Vladimir Putin’s televised address should be seen not so much as a rallying cry for the Russian people to maintain their support for his so-called “special military operation” in Ukraine, but more as an abject declaration of defeat. These are desperate times for the Russian autocrat, and each and every one of the measures he outlined amounts to little more than a hollow gesture that won’t have much bearing on the conflict’s ultimate outcome.
Take, for example, his announcement that he has authorised a partial mobilisation of military reservists. If, as he has persistently claimed, the Russian campaign was going according to plan, there would be no need for the Kremlin to resort to calling up the reserves, many of whom are specialists and not suited to front-line combat.
The reality, of course, is that after suffering a series of humiliating military defeats, from the botched attempt to capture Kyiv to the loss of large tracts of territory around the north-eastern city of Kharkiv this month, the Russian military is losing the war.
Ukraine’s estimate that Russia has suffered in excess of 50,000 combat casualties during seven months of fighting is disputed by Moscow, which puts the figure at an unconvincing 5,937. What is not in dispute, however, is that Russia’s fighting strength has been decimated, both in terms of men and equipment, so that its ability to hold the territory it occupies is questionable – let alone achieving the territorial objectives Putin set out when he launched the invasion.
If the Russian president wanted to make a decisive intervention to reclaim the initiative, then he would be announcing a nationwide mobilisation. But to do so would mean testing the appetite of the Russian public to back his war aims, a risky proposition given the mounting criticism his handling of the conflict is attracting from all corners of Russian society. Putin’s attempts to conceal the true extent of Russia’s losses in the campaign, for example, certainly haven’t fooled pop star Alla Pugacheva, a national treasure known as the “Russian Dolly Parton”, who has publicly castigated the Russian leader for being responsible for “the death of our boys for illusory aims”.
If a national mobilisation is off the cards, the call for a “partial” mobilisation is not faring much better, with reports yesterday that flights out of the country were selling out as young Russians eligible for the call-up flee the country. Not even Putin’s insistence that Russia was under attack by the West, which apparently “wants to destroy our country”, seems to have made an impression on those who have opted for the safer option of pre-mobilisation desertion.
His backing for the referendums that are due to take place in the Russian-controlled regions in eastern and southern Ukraine must also be seen as the act of a desperate man. These measures would not be needed if Putin had any confidence in his military’s ability to hold the territory under its control. But with the Ukrainians showing no let up in the offensive that has already seen them recapture 3,000sq miles of territory, as well as retaking their first village in Luhansk, the Kremlin has good reason to worry that its long-held ambition of controlling the Donbas will end in failure.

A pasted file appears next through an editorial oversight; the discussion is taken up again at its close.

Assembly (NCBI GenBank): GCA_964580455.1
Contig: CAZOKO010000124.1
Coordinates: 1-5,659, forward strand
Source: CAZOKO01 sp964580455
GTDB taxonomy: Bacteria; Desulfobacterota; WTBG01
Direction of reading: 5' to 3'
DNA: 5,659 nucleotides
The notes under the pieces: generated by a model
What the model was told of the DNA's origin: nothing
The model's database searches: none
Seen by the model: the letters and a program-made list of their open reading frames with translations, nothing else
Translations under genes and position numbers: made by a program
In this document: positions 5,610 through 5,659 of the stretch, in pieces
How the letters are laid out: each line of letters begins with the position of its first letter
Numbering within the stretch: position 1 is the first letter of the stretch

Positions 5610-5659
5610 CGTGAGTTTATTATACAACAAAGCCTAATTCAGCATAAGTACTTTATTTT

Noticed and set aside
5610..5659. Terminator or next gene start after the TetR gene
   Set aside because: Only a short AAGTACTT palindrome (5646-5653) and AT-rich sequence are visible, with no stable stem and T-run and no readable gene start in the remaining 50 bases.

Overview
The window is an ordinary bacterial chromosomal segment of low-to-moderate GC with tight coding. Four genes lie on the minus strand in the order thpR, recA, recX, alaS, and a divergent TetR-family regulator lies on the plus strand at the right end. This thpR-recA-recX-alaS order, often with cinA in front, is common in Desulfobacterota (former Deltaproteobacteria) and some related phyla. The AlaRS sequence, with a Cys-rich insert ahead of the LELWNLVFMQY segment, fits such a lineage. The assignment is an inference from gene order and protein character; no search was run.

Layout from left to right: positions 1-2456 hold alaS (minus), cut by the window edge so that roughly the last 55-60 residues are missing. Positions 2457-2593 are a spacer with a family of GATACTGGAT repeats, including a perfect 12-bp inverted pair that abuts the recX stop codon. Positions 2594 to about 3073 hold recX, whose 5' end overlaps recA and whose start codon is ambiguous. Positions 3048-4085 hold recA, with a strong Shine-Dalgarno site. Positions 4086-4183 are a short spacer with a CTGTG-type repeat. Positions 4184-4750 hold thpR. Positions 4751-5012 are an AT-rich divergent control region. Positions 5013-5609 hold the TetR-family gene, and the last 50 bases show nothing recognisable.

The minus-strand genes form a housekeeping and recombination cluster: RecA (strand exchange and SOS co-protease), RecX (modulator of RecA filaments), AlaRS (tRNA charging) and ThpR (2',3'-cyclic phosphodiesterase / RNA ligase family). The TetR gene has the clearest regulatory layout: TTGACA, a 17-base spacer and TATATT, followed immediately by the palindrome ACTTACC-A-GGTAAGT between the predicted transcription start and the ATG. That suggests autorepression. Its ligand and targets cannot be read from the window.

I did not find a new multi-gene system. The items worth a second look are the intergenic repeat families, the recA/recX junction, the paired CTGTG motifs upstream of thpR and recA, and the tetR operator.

Thus, in holding referendums that Moscow can guarantee provide the desired result, Putin has been forced to seek a political solution because the military options are no longer viable.
Moreover, his constant references to Moscow’s nuclear weapons arsenal are another exercise in meaningless bluster. True, the Russian Federation has the world’s largest stockpile of nuclear weapons. But Putin does not exercise exclusive control over their use, which has to be approved by several senior members of Moscow’s security establishment, many of whom served during the Cold War when they were inculcated in the doctrine of mutual assured destruction, a concept that is as valid today as it was in the 1980s.
The primary aim, therefore, of Putin’s latest intervention on the Ukraine crisis, which was cynically timed to coincide with world leaders convening at the annual UN General Assembly, is to intimidate the West into dropping its support for the Ukrainian cause. In the Russian president’s fantasy world, the forthcoming referendums will confirm Russian sovereignty over territory in eastern and southern Ukraine, which will then be covered by Moscow’s nuclear defence umbrella, thereby deterring any future acts of Western-backed aggression by Ukrainian forces.
Fortunately, judging by the initial reactions to his address, Western leaders, far from being cowed, remain unstinting in their dedication to the Ukrainian cause. Liz Truss has pledged billions of pounds of military support for Ukraine next year while US President Joe Biden, in his UN address yesterday, reiterated Washington’s commitment “to defend and strengthen democracy” around the world, including in Ukraine.
For the only way to answer Putin’s blatant bully-boy tactics is not to concede ground, but to ensure he suffers a humiliating defeat.